Sunday, July 20, 2014

Bits & Bobs...Sweater & Sweets

"My First Sweater" Craftsy Class, knitted three
times. I'm surprised it didn't felt.
There's always a little somethin' somethin' that I'm working on...stealing a few minutes here and there. But there's also projects that just sit in a holding bin, and others practically on life support. My Craftsy sweater went through both stages, and last week, I buckled down and finished the darn thing.

If you're wondering why my cardigan looks a little different, it's because I also knitted some flowers to enhance and hopefully draw one's attention away from my little knitting glitches. But overall, I think it turned out okay for my first sweater. If you're wondering how I knitted the flowers, here's a tutorial I used as a guide, except I changed the pattern ever so slightly for mine. You can find instructions HERE at Julie's Mack and Mabel blog. It's a generous blog that's filled with goodies for knitters and quilters.

The sweater was also the first test subject for my newly constructed photo studio. My daughter and I spent Saturday piecing it together, and she's volunteered to shoot photos for me in her spare time. I'm interested in learning how to improve my photography and playing around with lighting.

The mochi was "almost" too lovely to eat. The Cascade yarn is from the
"Cloud" brand. Bone china cups are the best for tea sipping (IMHO). 
This past Friday was my birthday, and yes, it was a wonderful day.

The kids bought me sweet gifts (for the heart and tooth) that really represented some of my favorite things: new bone china tea cups and handmade mochi. The absolute surprise was my son, who walked into the local yarn store with his sister, and picked out two lovely skeins of Cascade wool and alpaca mixed purple yarn. How apropos? I already have my eye on this free pattern HERE .  Every gift was thoughtful and filled with love.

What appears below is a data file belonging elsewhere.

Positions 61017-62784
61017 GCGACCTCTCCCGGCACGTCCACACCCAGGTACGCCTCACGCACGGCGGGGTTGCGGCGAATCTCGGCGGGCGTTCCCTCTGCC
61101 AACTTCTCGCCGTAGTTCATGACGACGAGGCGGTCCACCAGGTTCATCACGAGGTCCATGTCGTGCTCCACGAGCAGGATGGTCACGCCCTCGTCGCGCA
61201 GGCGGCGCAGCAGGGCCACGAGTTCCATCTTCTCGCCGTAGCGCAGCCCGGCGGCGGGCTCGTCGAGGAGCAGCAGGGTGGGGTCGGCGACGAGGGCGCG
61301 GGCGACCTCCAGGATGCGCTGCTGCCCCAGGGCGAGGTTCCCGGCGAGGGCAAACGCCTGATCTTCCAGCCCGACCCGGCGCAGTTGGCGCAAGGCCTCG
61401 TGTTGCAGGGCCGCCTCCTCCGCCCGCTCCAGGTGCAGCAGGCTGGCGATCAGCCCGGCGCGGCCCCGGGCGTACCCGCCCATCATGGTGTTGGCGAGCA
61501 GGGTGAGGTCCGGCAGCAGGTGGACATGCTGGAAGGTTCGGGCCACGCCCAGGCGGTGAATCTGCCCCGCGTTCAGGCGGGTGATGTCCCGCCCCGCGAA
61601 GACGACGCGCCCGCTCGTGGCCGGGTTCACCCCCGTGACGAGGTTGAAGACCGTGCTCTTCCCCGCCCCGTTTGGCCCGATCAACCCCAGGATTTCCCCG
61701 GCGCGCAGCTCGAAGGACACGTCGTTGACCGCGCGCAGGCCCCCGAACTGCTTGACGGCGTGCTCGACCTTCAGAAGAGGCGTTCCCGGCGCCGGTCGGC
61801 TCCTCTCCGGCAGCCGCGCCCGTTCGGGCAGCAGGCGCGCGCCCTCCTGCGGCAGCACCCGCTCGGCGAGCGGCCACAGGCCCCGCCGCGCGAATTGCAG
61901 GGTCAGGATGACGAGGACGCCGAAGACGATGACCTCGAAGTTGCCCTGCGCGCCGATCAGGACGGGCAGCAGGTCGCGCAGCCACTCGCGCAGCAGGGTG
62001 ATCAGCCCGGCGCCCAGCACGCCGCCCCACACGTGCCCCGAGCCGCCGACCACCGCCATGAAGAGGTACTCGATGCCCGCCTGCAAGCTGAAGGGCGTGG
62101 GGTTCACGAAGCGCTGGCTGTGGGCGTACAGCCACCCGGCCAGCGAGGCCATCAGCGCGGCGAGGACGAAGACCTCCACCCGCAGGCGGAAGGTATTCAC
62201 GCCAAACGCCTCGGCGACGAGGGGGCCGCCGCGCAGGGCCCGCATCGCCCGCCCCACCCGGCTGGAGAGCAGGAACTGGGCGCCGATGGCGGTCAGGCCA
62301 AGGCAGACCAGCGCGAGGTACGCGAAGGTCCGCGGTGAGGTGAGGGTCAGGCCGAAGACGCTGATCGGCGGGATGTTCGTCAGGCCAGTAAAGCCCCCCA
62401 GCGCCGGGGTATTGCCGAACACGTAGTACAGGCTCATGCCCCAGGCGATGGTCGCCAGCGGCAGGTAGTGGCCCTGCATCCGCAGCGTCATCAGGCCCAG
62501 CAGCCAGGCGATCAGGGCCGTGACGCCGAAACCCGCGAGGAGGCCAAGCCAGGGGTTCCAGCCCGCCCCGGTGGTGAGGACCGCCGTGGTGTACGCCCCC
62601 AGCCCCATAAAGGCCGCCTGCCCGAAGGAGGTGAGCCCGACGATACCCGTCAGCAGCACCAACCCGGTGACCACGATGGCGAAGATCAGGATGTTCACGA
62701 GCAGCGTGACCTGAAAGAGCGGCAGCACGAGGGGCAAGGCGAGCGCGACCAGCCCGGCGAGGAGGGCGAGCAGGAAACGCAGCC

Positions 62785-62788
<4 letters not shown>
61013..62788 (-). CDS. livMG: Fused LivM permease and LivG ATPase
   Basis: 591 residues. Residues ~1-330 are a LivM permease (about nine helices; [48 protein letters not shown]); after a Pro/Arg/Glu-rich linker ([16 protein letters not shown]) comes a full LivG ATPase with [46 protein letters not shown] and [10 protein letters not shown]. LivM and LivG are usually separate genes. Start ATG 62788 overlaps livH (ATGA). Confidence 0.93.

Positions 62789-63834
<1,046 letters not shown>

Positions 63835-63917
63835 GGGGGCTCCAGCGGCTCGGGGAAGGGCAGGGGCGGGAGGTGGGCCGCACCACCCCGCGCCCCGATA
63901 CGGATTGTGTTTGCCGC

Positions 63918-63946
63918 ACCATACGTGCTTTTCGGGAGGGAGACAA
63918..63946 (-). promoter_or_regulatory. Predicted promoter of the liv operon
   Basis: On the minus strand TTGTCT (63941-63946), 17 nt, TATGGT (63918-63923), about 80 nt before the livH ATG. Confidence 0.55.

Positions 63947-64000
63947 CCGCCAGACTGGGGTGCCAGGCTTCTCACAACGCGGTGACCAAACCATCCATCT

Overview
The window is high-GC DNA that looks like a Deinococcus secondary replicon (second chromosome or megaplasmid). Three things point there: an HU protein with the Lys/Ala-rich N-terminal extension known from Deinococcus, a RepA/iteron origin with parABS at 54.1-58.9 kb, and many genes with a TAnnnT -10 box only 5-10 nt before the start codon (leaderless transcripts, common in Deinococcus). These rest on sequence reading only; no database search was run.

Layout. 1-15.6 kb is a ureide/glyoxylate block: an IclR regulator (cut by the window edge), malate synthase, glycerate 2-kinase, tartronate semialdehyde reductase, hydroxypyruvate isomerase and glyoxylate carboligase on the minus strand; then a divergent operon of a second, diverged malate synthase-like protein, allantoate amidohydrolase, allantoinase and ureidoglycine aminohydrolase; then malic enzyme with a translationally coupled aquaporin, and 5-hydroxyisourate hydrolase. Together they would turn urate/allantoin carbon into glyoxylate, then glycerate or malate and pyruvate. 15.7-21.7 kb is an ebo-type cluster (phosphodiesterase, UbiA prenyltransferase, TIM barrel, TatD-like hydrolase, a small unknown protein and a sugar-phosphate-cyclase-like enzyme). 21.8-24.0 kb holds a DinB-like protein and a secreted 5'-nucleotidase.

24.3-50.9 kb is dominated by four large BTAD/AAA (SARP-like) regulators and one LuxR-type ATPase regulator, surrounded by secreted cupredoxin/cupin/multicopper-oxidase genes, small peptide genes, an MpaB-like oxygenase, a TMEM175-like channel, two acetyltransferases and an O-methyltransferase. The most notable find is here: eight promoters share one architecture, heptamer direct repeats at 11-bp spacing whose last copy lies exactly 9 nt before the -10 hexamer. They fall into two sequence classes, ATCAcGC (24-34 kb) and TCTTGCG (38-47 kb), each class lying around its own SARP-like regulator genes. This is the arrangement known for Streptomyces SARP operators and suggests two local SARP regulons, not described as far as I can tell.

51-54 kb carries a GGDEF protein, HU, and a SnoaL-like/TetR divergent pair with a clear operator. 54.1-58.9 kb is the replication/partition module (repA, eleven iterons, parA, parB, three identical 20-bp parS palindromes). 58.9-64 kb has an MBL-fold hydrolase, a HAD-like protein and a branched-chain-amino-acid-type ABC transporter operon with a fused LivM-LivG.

The double gauze is on the top right corner.
My husband took the day off, and we spent a mostly Bay Area traffic-free day in Santa Cruz for lunch and fabric shopping at Harts. I wanted to get some inspiration from Harts' wide selection of Japanese imports. I do most of my fabric shopping online these days, but it can never compare to physically being inside a fabric store.

Harts also has three or four shelves stuffed full of organic cotton. It's a quilter's dream...but alas, I'm not a quilter, (which is probably a good thing).

I picked up three pieces of Kokka cotton. All the double gauze rolls were pretty thinned out by the time I got to them. I found one pattern I've been eyeing for a while, and couldn't resist a couple of yards. The other two Kokka cottons were waffle weaved, almost like a knit, but no stretch. Both pieces have a good weight and thickness for a top or dress. I think the colors of the two waffle weaved pieces actually coordinate. I found them on the 30% sale table.  Score!

I also picked up my first Decades of Style, 1952 Wrap Blouse pattern. I'm pretty excited to sew the blouse for Fall.  It looks like the sizing is better than the Eva Dress pattern, and I don't have to do too much grading. If it's easy enough, I might have to pick up more. Decades of Style is a local Bay Area pattern company based in my former hometown of Berkeley, California. See all their patterns HERE.
There was pork belly, yellow tail sashimi, fried okra & mochi, salmon sushi,
tonkatsu okonomiyaki style, and ikura and sea urchin rice. Not shown was the 
seared duck, beef tongue, vegetable tempura, wakami salad, (and beer). 

The rest of the day was spent lounging around, and eating lots and lots of yummy food. We tried a new izakaya restaurant (Japanese small plates), and loved all our dishes. Pretty soon, this is going to turn into a food blog too.

Check out all the deliciousness! Oh, and don't forget the strawberry shortcake from the Buttery!

Happy day!

Monday, July 7, 2014

Feliz CumpleaƱos Frida Kahlo 2014!

I literally had this photo taken right after I was done. 
I should have added a few Frida'esque accessories.